Martin Luther King Jr., registering African-Americans to vote in Greenwood, Miss. on July 21, 1964.
Jim Bourdier/AP

Four ways Martin Luther King Jr. wanted to battle inequality

Updated

Today, Dr. Martin Luther King Jr. is most often remembered as a crusader for racial equality, not economic justice. But those struggles were inextricably intertwined for the civil rights leader, whose 85th birthday is being honored this weekend. Even during his upbringing, as he wrote in 1958 [PDF], he knew “that the inseparable twin of racial injustice was economic injustice.”

Much of King’s career reflects this belief. The famed 1963 March on Washington’s full name was actually the March on Washington for Jobs and Freedom. And in the last year of his life, King poured most of his energy into launching the Poor People’s Campaign, an organization dedicated to advocating for economic justice.

While Jim Crow laws are long gone, economic inequality—and especially racially stratified inequalityhas intensified in recent years. President Barack Obama has even referred to inequality as “the defining challenge of our time.”

Here are some of King’s proposals, many of which seemed radical at the time.

1. Ratify an economic bill of rights

In 1968, members of King’s premier civil rights group, the Southern Christian Leadership Council (SCLC), drafted a letter demanding “an economic and social bill of Rightsthat would promise all citizens the right to a job, the right to an adequate education, and the right to a decent house, among others.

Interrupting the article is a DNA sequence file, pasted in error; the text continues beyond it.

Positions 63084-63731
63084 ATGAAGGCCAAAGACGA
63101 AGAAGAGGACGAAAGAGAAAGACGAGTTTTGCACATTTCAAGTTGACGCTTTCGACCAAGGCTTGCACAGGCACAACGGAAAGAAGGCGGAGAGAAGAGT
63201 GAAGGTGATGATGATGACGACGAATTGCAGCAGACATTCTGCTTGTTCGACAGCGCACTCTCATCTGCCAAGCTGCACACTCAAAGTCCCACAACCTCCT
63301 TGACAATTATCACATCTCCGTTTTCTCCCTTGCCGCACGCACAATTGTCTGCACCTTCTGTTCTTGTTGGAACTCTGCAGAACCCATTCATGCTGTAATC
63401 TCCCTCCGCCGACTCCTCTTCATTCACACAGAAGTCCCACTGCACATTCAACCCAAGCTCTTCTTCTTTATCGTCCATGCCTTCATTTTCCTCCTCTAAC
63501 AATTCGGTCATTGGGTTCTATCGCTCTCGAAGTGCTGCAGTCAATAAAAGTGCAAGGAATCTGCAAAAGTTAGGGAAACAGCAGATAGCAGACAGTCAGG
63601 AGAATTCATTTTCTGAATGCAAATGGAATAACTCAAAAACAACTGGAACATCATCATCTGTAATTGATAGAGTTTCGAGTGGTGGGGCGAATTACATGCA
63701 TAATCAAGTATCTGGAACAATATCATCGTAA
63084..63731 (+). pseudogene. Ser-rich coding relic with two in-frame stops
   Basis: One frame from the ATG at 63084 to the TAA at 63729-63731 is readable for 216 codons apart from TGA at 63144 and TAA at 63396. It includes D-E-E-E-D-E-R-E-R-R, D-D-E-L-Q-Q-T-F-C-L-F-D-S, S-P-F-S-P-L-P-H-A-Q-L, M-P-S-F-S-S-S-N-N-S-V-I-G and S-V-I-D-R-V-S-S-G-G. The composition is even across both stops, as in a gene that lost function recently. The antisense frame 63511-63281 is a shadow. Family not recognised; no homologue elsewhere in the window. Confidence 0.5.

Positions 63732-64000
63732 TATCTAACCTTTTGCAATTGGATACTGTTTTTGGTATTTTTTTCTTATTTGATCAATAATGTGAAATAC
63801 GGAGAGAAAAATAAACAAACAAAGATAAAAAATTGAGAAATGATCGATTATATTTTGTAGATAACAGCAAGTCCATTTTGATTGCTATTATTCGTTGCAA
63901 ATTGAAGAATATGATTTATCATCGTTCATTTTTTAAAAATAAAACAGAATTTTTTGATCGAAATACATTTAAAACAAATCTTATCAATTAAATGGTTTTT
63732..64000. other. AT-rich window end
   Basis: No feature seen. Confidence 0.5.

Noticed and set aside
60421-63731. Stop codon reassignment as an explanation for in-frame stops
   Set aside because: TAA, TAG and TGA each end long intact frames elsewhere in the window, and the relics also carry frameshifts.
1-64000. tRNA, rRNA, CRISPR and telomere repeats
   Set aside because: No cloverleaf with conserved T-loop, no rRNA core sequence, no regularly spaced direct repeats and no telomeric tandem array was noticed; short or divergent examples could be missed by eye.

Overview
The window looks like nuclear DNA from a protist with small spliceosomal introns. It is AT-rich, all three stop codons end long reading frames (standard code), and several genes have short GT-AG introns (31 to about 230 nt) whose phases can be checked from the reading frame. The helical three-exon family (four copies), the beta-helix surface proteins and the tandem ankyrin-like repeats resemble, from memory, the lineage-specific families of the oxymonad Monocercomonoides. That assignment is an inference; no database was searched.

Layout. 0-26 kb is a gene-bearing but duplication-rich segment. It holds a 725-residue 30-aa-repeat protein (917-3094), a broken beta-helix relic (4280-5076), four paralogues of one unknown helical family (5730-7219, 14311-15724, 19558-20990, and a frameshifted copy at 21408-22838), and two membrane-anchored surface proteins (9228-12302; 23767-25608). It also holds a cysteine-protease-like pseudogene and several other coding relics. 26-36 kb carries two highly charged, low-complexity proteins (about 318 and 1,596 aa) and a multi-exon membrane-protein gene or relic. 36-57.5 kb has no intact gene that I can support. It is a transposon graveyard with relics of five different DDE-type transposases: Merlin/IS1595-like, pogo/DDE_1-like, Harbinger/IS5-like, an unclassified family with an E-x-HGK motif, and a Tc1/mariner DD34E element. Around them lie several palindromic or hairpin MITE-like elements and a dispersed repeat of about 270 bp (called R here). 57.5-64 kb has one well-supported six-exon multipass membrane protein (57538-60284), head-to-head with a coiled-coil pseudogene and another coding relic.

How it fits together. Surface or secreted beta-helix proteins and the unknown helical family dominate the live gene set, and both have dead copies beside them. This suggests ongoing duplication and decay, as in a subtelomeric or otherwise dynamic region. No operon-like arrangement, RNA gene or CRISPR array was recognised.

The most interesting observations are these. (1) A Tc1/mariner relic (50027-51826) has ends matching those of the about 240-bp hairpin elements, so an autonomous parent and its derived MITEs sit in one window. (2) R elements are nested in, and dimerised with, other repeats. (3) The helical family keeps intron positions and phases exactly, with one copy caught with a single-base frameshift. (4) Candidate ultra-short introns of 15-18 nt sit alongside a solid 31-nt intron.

“It cannot take more than two centuries for it to occur to this country that there is no real right to life, liberty and the pursuit of happiness for people condemned by the accident of their birth to an existence of hereditary economic and social misery,” wrote the letter’s drafters. While the SCLC was specifically concerned with the ways in which economic inequality perpetuates racial inequality, they made clear that the rights they proposed would apply to all citizens. It sounded radical at the time.

In fact, the effort echoed a proposal made by President Franklin Delano Roosevelt during his 1944 State of the Union Address, when he called for a “second Bill of Rights,” to guarantee all citizens a “useful and remunerative job” and “adequate medical care.

2. Guarantee everyone a basic income, no strings attached

King believed that every person was entitled to a livable income, whether they worked or not. In the 1968 book Where Do We Go from Here: Chaos or Community? he called for unconditional cash transfers to every American citizen. These cash transfers wouldn’t just be enough to scrape by on, either; instead, King thought that a guaranteed income “must be pegged to the median income of society, not at the lowest levels of income.”

At the time that King pitched the idea, a guaranteed income didn’t sound quite as utopian as it does now. Even President Richard Nixon had a basic income proposal called the Family Assistance Plan, which he unveiled to the nation in 1969. Nixon’s plan failed in part because some on the left thought his offer of $1,600 per year for each family of four was not ambitious enough.